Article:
In silver, the headline number showed that the Commercial net short position increased by 755 contracts, or 3.8 million ounces, which wasn't a lot.  The Commercial net short position now stands at 90.9 million troy ounces.  In the Managed Money category of the Disaggregated COT Report, another 2,388 short contracts (Ted Butler's 'rocket fuel' for the next rally in silver) were covered at enormous profits.  Ted says that the raptors (the Commercial traders other than the Big 8) sold about 2,600 long contracts---contracts that can't be sold to suppress the price on the next big rally, so that's a positive.

Once again the Big 8 traders on the short side used the opportunity to cover as many short positions that they could.  Ted says that they covered about 1,800 contracts worth---1,000 by JPMorgan and the balance in the '5 through 8' category.  Ted also said that JPMorgan's short position appears to be something under 7,000 contracts.  He also added that it's entirely possible that JPMorgan is no longer in the Big 4 category---and could be in the '5 through 8' category by now.

In this COT Report, the 'Big 4' are net short 32,018 COMEX silver contracts.  In the November Bank Participation Report, there were '11 or more' non-US banks that were net short 19,225 COMEX silver contracts---and I estimated that at a minimum, Canada's Scotiabank held 17,000 of those contract all by themselves.  This made Scotiabank the 'King Silver Short' on the COMEX by a country mile---and the only bank left in the 'Big 8' category other than JPMorgan.  JPMorgan is the only silver short in the '3 or less' US banks that held COMEX silver contracts in the November Bank Participation Report, as the remaining two banks [or perhaps only one bank] in that category are [is] net long.

Since the remaining six traders in the 'Big 8' category aren't banks, US or foreign, then that leaves the investment houses, plus maybe the BIS and the US Exchange Stabilization Fund, as the only candidates left that hold title to these six spots.  I'd bet $10 that one of them might be Morgan Stanley---but as for the others, I haven't a clue.

In gold, the Commercial net short position increased by a very chunky 20,973 contracts, or 2.10 million troy ounces.  The Commercial net short position in gold now stands at 7.10 million troy ounces.  Ted says that the traders in the 'Big 8' category went short 8,000 contracts during the reporting week---and that it appeared that JPMorgan decreased their long-side corner in the COMEX gold market by 3,000 contracts---and is now down to around 18,000 contracts.

Under the hood in the Disaggregated COT Report, it was mostly the Managed Money on the other side of the Commercial traders, as they went long to the tune of 9,088 contracts---and covered an additional 8,697 short contracts.

Most of the activity contained in this COT Report in both metals is centered around the Friday, November 14 trading day, as little happened on any of the other days during the reporting week.

Here's Nick's " Days of World Production to Cover COMEX Short Positions" chart for all physical commodities traded there and, with the exception of the semipermanent position of cocoa, all four precious metals remain pinned to the far right-hand side of this chart, as they have been for the last 15 years.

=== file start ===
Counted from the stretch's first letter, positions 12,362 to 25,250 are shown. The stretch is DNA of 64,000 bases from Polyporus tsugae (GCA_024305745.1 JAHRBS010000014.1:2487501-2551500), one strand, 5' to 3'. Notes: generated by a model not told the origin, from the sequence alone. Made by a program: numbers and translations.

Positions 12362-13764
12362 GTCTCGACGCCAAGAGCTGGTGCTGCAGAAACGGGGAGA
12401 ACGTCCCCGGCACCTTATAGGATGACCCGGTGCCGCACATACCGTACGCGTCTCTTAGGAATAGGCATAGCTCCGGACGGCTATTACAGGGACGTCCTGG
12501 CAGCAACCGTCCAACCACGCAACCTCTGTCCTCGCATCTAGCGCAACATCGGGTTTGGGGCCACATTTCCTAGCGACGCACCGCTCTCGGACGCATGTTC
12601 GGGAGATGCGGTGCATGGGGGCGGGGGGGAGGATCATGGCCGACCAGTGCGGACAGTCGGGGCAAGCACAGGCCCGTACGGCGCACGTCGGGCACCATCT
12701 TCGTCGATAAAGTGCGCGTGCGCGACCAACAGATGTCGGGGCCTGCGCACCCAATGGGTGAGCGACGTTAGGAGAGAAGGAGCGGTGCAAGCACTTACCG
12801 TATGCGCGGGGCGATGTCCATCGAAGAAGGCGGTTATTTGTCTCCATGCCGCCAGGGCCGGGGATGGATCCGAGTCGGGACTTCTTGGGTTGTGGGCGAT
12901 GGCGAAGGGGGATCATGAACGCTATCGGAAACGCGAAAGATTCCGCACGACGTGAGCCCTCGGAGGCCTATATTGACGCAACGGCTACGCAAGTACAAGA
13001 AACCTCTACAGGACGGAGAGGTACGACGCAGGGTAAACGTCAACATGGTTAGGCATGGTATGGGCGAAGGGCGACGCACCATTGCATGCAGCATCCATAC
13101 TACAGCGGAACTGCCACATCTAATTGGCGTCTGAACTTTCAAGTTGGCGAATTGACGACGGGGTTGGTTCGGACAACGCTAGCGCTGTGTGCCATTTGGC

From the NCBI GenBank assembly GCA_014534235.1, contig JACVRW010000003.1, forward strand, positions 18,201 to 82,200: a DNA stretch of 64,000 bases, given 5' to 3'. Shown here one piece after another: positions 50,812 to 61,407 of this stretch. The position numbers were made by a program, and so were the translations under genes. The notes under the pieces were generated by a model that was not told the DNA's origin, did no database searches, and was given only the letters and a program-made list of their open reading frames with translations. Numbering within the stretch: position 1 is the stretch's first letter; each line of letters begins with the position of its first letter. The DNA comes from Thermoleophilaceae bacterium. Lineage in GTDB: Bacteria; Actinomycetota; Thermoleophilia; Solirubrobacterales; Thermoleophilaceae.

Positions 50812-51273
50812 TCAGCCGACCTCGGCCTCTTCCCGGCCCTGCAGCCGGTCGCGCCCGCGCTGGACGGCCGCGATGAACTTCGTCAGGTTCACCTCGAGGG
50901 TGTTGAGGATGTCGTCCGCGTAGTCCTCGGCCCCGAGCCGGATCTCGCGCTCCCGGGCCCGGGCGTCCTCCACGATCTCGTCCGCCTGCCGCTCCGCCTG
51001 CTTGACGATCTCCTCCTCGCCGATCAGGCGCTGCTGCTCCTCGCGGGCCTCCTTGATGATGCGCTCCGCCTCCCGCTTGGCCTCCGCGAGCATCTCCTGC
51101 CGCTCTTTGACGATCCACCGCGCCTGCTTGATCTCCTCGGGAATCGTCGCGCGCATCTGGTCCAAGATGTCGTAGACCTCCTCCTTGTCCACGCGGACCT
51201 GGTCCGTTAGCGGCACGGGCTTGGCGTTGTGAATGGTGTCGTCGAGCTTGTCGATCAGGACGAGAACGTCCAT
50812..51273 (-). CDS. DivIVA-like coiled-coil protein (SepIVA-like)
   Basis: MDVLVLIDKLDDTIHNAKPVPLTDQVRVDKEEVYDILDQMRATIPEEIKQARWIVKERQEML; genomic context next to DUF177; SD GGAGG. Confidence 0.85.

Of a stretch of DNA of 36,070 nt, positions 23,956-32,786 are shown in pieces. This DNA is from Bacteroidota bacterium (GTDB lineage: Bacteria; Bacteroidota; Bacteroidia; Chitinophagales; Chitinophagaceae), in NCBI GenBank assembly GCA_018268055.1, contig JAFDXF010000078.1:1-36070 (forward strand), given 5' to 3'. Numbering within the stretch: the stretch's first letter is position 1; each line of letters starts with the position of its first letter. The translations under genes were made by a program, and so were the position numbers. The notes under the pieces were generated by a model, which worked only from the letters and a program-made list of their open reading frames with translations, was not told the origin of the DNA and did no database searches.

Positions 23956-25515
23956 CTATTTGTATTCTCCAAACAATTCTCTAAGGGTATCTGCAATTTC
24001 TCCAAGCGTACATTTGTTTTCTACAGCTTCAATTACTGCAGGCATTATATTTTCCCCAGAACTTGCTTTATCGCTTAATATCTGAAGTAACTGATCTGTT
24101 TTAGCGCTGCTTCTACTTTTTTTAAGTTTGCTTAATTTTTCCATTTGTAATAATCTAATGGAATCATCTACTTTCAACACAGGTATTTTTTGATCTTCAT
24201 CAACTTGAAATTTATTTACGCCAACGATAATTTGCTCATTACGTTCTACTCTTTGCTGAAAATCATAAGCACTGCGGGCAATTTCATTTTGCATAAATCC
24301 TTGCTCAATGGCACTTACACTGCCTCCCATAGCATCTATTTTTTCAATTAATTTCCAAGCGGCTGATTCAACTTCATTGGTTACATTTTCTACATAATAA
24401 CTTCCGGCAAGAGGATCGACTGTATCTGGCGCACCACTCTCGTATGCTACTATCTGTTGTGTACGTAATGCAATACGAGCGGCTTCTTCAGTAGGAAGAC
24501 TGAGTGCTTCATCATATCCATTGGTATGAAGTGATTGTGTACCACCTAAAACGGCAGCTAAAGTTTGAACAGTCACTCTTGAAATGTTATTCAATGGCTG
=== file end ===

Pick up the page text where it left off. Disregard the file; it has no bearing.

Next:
My back-of-the-envelope calculation shows that Scotiabank and JPMorgan combined are short about 55 days of world silver production---almost half of the 115 days of world silver production that the 'Big 8' are short in Friday's COT Report, which is the green bar on the far-right side of the above chart.  That leaves the six remaining traders in the 'Big 8' category short the remaining 60 days between them.

Well, the Shanghai Gold Exchange posted their activity for the week ending on Friday, November 14---and they showed a 52.260 tonne withdrawal.  Here's Nick's most excellent chart showing the change.

Since it's the weekend, I always look forward to emptying out my inbox and letting you pick through them.

¤ The Wrap

In the 1990s, gold loans, despite their inherent wackiness and fraud, blossomed into a market involving upwards of 150 million oz, or two to three years of world mine production. What enabled gold loans to grow to such enormous levels was that Wall Street (the bullion banks, like JPMorgan) were able to convince the world’s gold miners to participate in the ill-fated scheme - to the miners eventual regret. In the end, two gold miners, Barrick and AngloGold, cost shareholders more than $10 billion each by falling for the gold loan/forward selling scam. More than one gold miner went bankrupt as a result of gold loans/forward sales.

The way the cockeyed scheme worked was like this – the Wall Street banks convinced central banks to physically release great amounts of gold (sitting fallow in CB vaults for eons) to the banks in return for a below market interest rate. The Wall Street banks then sold the gold on the open market (depressing prices) and lent the money to gold miners for expansion and capital projects, with the banks receiving fees and interest rate differentials galore. The miners agreed to pay back physical gold as their mine production increased. It all sounded great on paper (and worked that way for years) until gold prices went up. Then, it became increasingly clear that the gold miners had been tricked into establishing a giant short position in gold that nearly destroyed them.